A very rare find from the antique Central Vermont Railroad, which operated between 1872 and 1899, this is a smaller oil can with a fabulous applied side label.
The label is sheet metal and approximately 2.5 inches wide, with CVRR standing out beautifully in raised letters.
The rather homely orange is old paint that should be removed, but it's helped prevent rust and pitting all these years. Almost certainly it was painted by one of the railway workers, with the blazing color possibly to keep it from getting misplaced due to its small size, or maybe to identify what was inside.
SIZE is absolutely appealing, smaller than a one-gallon jug! It is approximately 8 inches tall to the top of the cap, and the round portion is approximately 5.5 inches in diameter. Note the heavy bottom band for reinforcement.
CONDITION is extremely good for its age and hard use. It is all original with a skim of oil remaining inside that has kept it rust-free. The only missing part is a short chain that would have attached the screw lid to the body (there is a tiny slot in the lid for the chain attachment). There are surface bumps and dings all over. The worst two are pushed-in dents on the round shoulder, and the spout shows signs of being pushed backwards itself but not badly.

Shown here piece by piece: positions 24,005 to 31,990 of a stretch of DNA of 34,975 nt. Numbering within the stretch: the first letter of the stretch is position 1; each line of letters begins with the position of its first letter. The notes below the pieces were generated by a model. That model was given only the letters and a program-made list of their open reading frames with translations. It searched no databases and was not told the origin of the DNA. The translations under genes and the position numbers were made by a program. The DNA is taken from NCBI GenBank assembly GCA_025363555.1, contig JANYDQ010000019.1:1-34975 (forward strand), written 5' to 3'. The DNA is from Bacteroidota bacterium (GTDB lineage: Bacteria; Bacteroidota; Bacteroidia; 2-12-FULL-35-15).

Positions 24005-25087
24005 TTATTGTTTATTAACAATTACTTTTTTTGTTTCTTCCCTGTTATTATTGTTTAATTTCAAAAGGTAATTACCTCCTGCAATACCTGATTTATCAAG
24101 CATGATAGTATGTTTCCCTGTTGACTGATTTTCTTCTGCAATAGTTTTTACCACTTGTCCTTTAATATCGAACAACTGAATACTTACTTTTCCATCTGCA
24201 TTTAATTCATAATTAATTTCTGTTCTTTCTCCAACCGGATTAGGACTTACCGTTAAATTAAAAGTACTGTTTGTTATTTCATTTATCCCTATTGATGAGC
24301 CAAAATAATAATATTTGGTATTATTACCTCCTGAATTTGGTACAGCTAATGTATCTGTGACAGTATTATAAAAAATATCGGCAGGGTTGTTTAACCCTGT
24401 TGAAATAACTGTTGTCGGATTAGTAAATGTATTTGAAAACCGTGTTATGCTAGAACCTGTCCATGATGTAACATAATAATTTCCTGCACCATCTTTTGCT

The screw cap works perfectly on good threads that are not cross-threaded. The handle is original but bent in places. The "ears" holding the handle are original and firmly attached.
FROM WIKIPEDIA: The Vermont Central Railroad operated only between 1872 and 1899. Its parent, the Vermont Central, was established in 1843. After decades of expansion, acquisitions and mergers, the Vermont Central in 1870 leased the Ogdensburg & Lake Champlain Railroad and then in 1871, also leased the Rutland Railroad system and the New London Northern Railroad of Connecticut. Following those acquisitions, the VCRR in 1872 changed its name to the Central Vermont Railroad.
Over the coming years, the CVRR would operate in the states of Vermont, Massachusetts, New Hampshire, New York and Connecticut, as well as the Canadian province of Quebec. Following more years and more takeovers, mergers and leases, it went into receivership in 1896, when it separated the Rutland Railroad, which became its own entity. The CVRR was sold at foreclosure in 1899 and was reorganized as the Central Vermont Railway.
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